This is a question that Dr. Michelle Chan recently grappled with. Michelle is a Family Planning Fellow in the Advanced Training Program in Family Planning at UBC, and the Principal Investigator on the EC Ella study[i]. Ella, also known as Ulipristal Acetate, is a prescription-only form of emergency contraception. The study aimed to explore the experiences of emergency contraceptive pill use as perceived by prescribers, pharmacists, and patients.

When designing the study, Michelle knew that using an inclusive, feminist qualitative lens was important. This decision not only meant using non-judgemental language to reframe conversations about emergency contraception (e.g., condomless or non-contracepted instead of unprotected sex), but also ensuring that recruitment materials were designed thoughtfully and inclusive of participants who did not identify as women.

In order for a patient to be eligible to participate in the study, they had to be able to become pregnant. The language that Michelle initially submitted to Ethics was accepted, but she was worried it might not respectfully invite people of all genders to participate.  Recognizing the importance of including all voices in research, Michelle reached out to Nicole Prestley, Manager, Research + Knowledge Translation, for guidance.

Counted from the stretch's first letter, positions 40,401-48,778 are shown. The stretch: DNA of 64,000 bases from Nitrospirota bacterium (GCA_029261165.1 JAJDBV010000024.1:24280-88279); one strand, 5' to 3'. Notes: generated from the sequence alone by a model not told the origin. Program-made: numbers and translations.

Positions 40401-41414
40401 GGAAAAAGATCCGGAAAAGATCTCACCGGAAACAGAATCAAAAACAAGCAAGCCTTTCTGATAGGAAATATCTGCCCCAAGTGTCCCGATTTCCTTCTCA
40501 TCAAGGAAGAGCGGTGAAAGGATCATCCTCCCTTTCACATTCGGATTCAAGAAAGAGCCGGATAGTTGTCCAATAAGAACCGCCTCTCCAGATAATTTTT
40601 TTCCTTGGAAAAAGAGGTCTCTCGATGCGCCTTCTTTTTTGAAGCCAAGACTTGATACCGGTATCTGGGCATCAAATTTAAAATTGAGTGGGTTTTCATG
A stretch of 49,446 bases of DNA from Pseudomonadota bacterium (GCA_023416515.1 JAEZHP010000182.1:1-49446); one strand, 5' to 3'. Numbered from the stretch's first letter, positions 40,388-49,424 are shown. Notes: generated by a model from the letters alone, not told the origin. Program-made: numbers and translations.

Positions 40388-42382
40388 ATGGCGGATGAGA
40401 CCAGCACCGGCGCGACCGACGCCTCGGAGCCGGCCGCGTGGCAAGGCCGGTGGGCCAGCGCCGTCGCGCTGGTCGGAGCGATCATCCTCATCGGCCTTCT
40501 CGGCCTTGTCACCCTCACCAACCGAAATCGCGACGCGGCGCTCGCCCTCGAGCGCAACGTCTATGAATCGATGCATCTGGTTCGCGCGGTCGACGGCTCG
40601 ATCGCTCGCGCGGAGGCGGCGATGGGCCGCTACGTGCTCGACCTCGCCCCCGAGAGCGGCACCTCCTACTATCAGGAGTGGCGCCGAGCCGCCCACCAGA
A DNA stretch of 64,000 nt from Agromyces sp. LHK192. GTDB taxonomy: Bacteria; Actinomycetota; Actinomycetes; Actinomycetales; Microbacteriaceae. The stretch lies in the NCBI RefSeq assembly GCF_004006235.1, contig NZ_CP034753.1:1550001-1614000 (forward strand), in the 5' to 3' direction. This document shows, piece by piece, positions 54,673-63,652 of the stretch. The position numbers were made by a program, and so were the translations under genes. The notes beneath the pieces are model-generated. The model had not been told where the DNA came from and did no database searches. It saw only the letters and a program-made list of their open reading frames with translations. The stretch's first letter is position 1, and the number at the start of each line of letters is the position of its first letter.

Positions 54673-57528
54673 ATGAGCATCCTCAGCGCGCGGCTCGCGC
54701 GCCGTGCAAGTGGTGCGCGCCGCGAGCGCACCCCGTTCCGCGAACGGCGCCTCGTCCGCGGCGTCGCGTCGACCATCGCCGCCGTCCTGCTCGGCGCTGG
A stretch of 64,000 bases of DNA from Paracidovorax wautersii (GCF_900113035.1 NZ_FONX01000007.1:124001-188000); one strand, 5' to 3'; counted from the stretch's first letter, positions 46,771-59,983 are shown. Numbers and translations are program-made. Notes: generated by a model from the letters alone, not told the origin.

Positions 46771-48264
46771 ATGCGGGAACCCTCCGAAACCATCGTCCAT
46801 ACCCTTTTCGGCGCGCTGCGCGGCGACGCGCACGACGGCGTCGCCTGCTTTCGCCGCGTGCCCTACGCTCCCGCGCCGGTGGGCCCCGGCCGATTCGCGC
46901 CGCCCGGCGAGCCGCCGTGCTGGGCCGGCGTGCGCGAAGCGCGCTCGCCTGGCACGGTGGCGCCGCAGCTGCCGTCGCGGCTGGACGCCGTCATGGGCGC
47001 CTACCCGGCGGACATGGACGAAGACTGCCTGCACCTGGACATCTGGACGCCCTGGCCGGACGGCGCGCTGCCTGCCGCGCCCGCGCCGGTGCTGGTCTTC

Nicole connected Michelle with AJ Murray, a Knowledge Translation Coordinator at BC Women’s Hospital. AJ has extensive experience consulting with members of both the hospital and WHRI for a variety of communications needs, and recognized this to be an important opportunity for change.

“Gendered language can be restrictive for more than just people who identify as trans or non-binary,” AJ explained. “Inclusive language also benefits a lot of cisgender women who don’t like being called ‘lady’; who don’t like checking the Ms, Mr, or Mrs box; or who don’t want to be identified by their gender because they have experienced discrimination.”